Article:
Micah, a prophet hundreds of years later, is convinced that once again, God will raise someone up on behalf of those who are unjustly subjugated, exploited, and demoralized; and moreover it will be someone from ancient days, one of David’s own house. What is this? A prophesy of redemption already built into the story! What about our story? Is there a built-in redemption for us in our time?
Commentator Stephen Boyd writes,
“Micah’s people saw so much greed and deception in high places. Could they … believe that “the one of peace,” whose only weapon is gentleness, would win for them security and safety, when they experienced so much violence around them? Could they believe that someone from little, out-of-the-way Bethlehem would be “great to the ends of the earth”? Can we?”
This is where we must hear from Mary. She has visited her kinswoman in the hill country. Elizabeth is in her final trimester, and Mary stays on through to the end, no doubt learning much about the ways of birth and motherhood in preparation for her own. There, both women are visited with ecstatic experiences from the Holy Spirit and burst into songs of praise-and, lest yet be wooed inappropriately, also songs of revolution.
Rev. Dr. Tom Long, identifies the Magnificat, the song Mary sings in today’s text, as a crossroads where the incarnation hooks into eschatology. Those of you who get excited ruminating on theological terms know that, in effect, Mary is singing about the bare shoots, those at the bottom of the socio-economic sector of her time, wagering that all floats on the faith of hope in a future that is not seen. But what both Mary and Elizabeth realize in their revelations is that the one who takes care of refugees is coming in the clouds and will take care of all of us.
These revolutionary words Mary sings speak of a turning upside down of the status quo. Rich going away empty, the hungry filled with good things, powerful knocked out of their thrones, and the lowly lifted up.
For the underdogs of the world, this is music to the ears. “Finally, we get something – justice? Righteousness? A fair share?” However, to the seats of power, this is counter to their design of holding on to their power indefinitely. “No, this is mine, we cannot let them have it.”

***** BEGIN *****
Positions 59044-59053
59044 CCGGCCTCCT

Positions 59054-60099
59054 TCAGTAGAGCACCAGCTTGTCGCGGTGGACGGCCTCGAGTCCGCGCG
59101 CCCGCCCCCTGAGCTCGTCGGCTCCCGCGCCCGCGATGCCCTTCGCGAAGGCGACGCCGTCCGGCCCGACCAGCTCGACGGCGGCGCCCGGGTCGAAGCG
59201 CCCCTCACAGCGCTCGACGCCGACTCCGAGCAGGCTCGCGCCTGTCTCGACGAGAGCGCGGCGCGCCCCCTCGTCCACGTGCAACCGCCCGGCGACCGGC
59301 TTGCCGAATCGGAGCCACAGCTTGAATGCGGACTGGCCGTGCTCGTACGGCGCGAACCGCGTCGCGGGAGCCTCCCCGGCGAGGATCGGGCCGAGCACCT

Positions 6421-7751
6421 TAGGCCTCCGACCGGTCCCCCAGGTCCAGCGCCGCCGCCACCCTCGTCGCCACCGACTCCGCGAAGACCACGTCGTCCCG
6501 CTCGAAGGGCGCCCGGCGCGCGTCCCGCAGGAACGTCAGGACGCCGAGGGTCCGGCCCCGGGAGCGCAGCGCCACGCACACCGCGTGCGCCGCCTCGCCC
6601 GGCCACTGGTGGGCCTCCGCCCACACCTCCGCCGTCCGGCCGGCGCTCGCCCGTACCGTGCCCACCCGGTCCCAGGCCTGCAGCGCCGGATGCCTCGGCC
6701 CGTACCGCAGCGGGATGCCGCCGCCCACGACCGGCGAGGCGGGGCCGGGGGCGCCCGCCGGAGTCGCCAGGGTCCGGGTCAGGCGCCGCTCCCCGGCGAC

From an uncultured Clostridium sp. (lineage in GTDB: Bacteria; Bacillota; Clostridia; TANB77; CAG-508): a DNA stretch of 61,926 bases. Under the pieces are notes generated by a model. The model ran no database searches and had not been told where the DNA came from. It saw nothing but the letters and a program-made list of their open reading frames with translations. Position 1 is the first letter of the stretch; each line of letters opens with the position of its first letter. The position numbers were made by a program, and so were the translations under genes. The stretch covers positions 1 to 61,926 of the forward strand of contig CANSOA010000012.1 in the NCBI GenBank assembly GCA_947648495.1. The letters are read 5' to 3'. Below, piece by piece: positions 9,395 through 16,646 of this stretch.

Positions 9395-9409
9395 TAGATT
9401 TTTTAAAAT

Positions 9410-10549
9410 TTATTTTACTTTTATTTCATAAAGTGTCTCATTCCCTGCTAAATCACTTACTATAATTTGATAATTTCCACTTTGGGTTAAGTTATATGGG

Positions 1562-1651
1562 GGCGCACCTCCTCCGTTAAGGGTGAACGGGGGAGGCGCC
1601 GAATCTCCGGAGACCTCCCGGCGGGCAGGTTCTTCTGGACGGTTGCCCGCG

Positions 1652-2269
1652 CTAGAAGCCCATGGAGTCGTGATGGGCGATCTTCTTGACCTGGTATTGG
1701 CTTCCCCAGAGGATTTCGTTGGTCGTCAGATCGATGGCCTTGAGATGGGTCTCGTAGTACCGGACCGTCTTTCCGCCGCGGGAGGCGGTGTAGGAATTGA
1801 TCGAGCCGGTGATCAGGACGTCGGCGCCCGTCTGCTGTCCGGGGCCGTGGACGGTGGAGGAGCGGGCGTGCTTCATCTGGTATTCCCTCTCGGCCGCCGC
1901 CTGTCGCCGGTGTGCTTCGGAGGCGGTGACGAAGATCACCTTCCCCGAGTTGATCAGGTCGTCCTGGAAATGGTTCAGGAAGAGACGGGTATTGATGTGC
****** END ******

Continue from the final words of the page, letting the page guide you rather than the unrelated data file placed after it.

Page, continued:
Perhaps, if God would send us a prophet again, we might hear and understand this message once more: “From you, O Bethlehem, shall come forth for me one who is to rule in Israel….” And perhaps, when that One comes, we will once more learn what true sovereignty and kingship is supposed to be.
May all glory be unto the One who lived and died and rose again for us, even Him who is the Christ. Amen? May it be so.
 Feasting on the Word: Preaching the Revised Common Lectionary – Feasting on the Word – Year C, Volume 1: Advent through Transfiguration.
Lectionary Readings for December 20, 2015: Fourth Sunday in Advent, Year C
- First Reading Micah 5:2-5a
- Canticle Luke 1:46b-55
- Psalm Psalm 80:1-7
- Second Reading Hebrews 10:5-10
- Gospel Luke 1:39-45 (46-55)
Question for Reflection
Where do you see the light of Christ magnified in your person, your life, and the ways of your family and community? Notice in the coming week one time each day when the light of Christ is made present for you by others.
Household Prayer: Morning
Thank you, good and gracious God, for the morning light, for another day in which to live out what it means that you have magnified my soul and the souls of those around me in this world.
Teach me the meaning of “Let it be.” Show me how to trust; in Jesus’ name. Amen.
Household Prayer: Evening
Good and gracious God, we give you thanks that you have made incarnate in your world the breath of life, the life of hope. Keep us safe throughout the night that in the morning we may again rejoice and live in peace with all creation; in Jesus’ name. Amen.